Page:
It seems very strange to me that the 終止形 and 連体形 of a word like 食べる used to be 食ぶ and 食ぶる, Vovin says in his A REFERENCE GRAMMAR OF CLASSICAL JAPANESE PROSE that 食べ is the stem to which -u, -uる and -uれ are attached to. 食be + -uる -> 食beuる -> 食ぶる. So my question is how exactly did 食ぶる become 食べる again? Since 食ぶる is already the contracted form used in all situations. Is it due to dialectal difference like how in Eastern Japan -(a)ない was already present but was just never written down except in some scant poetry?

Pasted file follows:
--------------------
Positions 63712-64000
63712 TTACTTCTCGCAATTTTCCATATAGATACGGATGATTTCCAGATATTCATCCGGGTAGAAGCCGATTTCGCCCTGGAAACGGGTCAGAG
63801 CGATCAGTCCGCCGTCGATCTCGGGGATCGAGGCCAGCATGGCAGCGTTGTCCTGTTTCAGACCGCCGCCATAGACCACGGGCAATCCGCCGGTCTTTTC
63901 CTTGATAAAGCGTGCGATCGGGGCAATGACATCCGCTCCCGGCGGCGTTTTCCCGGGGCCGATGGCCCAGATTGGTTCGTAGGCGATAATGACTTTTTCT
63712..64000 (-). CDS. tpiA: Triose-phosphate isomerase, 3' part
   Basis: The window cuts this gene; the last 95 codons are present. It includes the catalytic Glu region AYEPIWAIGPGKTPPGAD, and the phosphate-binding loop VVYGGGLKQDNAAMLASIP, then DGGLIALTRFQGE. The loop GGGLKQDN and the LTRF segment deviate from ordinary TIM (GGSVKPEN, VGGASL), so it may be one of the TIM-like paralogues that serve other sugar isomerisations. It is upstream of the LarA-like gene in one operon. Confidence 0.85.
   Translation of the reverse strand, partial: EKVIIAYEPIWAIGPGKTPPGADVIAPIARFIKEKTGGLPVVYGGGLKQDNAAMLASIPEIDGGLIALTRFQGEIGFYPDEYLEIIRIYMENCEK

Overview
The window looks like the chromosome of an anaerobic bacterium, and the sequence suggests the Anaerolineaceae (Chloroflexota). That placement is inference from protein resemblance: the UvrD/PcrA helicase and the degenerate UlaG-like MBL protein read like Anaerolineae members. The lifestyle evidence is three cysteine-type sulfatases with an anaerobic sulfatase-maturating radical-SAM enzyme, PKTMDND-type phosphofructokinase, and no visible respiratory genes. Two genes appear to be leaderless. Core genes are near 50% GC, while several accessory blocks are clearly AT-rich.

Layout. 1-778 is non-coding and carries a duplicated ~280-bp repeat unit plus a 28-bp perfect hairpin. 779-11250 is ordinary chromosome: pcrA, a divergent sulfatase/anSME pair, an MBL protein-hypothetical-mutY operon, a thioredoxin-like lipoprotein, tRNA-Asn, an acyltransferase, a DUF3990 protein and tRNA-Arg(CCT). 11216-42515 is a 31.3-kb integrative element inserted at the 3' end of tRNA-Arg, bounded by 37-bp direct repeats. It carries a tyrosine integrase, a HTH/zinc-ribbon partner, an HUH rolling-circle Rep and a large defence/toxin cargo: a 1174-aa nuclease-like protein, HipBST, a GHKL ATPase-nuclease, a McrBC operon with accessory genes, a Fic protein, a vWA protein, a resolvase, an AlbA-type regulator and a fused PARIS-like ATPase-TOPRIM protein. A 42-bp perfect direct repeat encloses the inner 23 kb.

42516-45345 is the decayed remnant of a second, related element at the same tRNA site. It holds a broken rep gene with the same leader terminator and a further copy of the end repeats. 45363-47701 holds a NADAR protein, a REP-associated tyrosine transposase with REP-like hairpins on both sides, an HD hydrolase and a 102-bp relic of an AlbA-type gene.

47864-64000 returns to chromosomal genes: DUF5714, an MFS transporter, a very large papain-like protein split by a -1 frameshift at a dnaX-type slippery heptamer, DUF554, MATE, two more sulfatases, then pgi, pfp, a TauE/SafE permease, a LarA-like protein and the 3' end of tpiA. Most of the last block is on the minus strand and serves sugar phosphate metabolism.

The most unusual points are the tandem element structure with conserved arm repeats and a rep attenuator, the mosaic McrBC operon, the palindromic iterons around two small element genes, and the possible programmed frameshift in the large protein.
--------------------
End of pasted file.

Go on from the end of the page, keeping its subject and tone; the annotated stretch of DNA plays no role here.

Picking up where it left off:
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    – sbkgs4686
    Sep 19, 2021 at 21:52
  • @Elohim_Gadol, what do you mean by "食ぶる is already the contracted form"? Contracted how? I strongly disagree with Vovin's contention here that the root of the verb is somehow たべ, since there is evidence that the 下二段 version of the verb is tightly related to the 四段 version たぶ. See also the 日本国語大辞典 entry at Kotobank, which explicitly describes this relation. A shift from 四段 to 下一段 happens in various verbs, and appears to be more of a sense development of some sort. Sep 20, 2021 at 18:17


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